Editor’s note: This is another installment of “Extra Points,” a weekly series of stories that look at high school football away from the Friday night spotlight.
These are the moments that every football player, starter or backup, lives for. Walking out to the band’s beat, going crazy in the inflatable tunnel, or tearing through that oversized, cheerleader-held paper.
Teams have their own way of getting its players in the appropriate mood for a game that thrives off of collisions and energy. Minutes before Bishop Carroll’s kickoff against west-side rival Northwest on Friday night, the Eagles’ home crowd starts to rumble.
They can hear the team coming before they see them. The team itself isn’t loud — it’s the band’s drum line making all of the racket. As if they are leading a yellow- and green-clad infantry into battle, members of the drum line pound away. Setting the pace is section leader Ben Karnes.
His platoon is drumming to the beat of “Down With the Sickness,” a heavy-metal song by the band Disturbed that has been known to send fists flying in mosh pits at metal concerts around the country.
“It really gets them fired up and ready to start hitting people,” Karnes said.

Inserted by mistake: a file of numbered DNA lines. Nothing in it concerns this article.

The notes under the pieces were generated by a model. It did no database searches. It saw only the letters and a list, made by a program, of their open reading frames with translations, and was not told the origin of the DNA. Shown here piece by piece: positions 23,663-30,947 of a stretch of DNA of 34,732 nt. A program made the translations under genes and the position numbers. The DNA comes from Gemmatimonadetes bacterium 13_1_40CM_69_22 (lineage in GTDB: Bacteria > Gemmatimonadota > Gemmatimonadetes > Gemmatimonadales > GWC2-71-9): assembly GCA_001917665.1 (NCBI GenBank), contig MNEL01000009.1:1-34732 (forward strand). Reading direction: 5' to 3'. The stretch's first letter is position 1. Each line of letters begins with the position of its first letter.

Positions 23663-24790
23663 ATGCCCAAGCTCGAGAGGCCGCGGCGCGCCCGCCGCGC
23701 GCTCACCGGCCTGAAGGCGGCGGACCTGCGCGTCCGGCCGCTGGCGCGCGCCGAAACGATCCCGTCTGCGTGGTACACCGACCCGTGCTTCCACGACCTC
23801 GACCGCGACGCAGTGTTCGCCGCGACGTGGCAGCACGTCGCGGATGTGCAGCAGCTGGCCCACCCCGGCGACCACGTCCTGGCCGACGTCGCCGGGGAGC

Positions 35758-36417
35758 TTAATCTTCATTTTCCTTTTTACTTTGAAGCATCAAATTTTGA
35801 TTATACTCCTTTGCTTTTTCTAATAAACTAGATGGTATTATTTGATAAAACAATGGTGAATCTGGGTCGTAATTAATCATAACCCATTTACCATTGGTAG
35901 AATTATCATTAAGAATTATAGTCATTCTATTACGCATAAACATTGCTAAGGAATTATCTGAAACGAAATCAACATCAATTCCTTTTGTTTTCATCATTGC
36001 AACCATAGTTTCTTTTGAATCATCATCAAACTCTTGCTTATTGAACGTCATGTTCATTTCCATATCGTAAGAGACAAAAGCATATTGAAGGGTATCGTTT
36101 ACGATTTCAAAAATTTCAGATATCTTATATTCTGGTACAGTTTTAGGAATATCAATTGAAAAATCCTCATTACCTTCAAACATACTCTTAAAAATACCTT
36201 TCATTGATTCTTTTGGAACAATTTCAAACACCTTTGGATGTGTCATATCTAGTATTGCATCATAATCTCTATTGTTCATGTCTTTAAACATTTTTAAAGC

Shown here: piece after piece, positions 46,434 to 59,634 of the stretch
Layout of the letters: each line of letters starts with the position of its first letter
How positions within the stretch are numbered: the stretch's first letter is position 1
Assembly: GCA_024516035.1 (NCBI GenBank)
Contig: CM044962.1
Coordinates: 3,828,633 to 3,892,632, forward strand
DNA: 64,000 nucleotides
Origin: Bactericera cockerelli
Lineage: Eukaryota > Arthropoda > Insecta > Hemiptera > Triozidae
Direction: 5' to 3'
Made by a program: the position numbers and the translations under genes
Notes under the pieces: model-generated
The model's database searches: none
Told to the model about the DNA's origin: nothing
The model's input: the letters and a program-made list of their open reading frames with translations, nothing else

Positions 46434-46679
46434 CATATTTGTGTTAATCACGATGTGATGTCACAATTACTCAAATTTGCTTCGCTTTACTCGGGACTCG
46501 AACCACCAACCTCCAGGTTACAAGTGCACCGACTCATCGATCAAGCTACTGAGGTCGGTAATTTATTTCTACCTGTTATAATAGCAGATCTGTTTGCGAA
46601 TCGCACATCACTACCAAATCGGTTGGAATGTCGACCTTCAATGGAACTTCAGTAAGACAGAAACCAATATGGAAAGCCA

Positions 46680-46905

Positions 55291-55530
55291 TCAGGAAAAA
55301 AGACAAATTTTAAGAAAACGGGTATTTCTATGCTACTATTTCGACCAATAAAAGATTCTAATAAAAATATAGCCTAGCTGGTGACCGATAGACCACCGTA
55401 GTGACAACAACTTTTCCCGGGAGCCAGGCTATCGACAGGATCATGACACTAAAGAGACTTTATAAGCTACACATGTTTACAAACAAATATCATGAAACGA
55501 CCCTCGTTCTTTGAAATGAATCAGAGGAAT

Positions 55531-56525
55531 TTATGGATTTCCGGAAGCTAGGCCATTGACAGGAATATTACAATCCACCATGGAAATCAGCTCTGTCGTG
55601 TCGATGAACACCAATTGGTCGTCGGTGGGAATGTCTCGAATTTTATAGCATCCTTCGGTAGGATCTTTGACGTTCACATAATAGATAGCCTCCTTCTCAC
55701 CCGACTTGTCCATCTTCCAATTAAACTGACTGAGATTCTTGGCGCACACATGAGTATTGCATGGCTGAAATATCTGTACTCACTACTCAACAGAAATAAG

By the time the drum line and team reach the north end zone, the beat has served its purpose. The Golden Eagles can hardly contain themselves and as the band transitions into the school song, they go crazy running down the field through a makeshift tunnel of band members, cheerleaders and dancers.
“When we come out there’s a lot of electricity in the air,” Carroll receiver Danny Crippen said. “Having a big crowd and being able to come out with that entrance makes you want to step up your game.”
The Derby Panthers and coach Brandon Clark modified a Virginia Tech tradition for their entrance.
Metallica never fails to get the blood boiling. The Panthers rush from the locker room to an inflatable tunnel waiting by the end zone. Somehow the whole team squeezes into the small waiting area on the field. “Enter Sandman” begins to play over the loudspeaker and the tunnel begins to come to life.
“It’s (unreal) because we have such a big crowd,” Derby quarterback Tyler Harrison said. “It’s almost indescribable to see what it feels like to come out of that dark tunnel and have everyone yelling for you.”
The giant panther on the front begins to move back and fourth as if stalking prey while being hit by pads of the Derby players. Then it pounces. The players burst from the tunnel.
The team rushes through the pathway made by the band and the tears through a giant poster held by cheerleaders.